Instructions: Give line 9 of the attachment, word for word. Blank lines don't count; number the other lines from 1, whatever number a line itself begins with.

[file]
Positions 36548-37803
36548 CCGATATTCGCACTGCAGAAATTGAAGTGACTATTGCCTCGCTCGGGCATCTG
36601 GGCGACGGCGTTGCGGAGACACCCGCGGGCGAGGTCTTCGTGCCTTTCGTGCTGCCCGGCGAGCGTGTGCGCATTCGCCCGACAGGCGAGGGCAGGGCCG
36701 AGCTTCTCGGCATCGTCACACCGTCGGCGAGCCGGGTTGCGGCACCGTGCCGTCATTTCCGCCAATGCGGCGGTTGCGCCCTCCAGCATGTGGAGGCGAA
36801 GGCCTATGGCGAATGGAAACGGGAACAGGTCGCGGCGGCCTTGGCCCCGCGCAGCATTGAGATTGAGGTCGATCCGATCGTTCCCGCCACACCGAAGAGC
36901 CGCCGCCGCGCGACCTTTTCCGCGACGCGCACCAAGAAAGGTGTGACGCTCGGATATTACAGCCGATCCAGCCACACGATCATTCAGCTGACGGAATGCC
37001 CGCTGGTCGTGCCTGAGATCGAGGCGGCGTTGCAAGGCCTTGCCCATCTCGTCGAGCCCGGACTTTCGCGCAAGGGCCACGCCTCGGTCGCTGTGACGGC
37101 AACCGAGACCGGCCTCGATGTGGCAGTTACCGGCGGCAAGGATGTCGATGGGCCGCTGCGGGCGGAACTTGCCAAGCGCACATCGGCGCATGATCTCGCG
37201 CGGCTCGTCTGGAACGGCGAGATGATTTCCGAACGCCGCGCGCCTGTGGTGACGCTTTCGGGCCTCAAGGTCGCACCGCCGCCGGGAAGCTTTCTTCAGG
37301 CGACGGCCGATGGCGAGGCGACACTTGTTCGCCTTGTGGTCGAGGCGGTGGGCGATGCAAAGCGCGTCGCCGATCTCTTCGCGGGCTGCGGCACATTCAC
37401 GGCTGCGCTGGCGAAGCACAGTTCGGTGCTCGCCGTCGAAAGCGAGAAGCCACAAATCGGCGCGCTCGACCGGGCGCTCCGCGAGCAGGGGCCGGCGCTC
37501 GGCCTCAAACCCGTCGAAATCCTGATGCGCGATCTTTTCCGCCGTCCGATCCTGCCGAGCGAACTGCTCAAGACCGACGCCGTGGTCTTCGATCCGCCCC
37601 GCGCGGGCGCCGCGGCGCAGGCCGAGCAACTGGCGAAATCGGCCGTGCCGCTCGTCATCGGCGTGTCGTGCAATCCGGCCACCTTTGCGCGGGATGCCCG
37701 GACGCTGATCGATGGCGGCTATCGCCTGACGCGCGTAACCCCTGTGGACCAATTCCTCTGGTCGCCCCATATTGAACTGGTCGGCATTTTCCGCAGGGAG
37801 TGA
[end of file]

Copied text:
37201 CGGCTCGTCTGGAACGGCGAGATGATTTCCGAACGCCGCGCGCCTGTGGTGACGCTTTCGGGCCTCAAGGTCGCACCGCCGCCGGGAAGCTTTCTTCAGG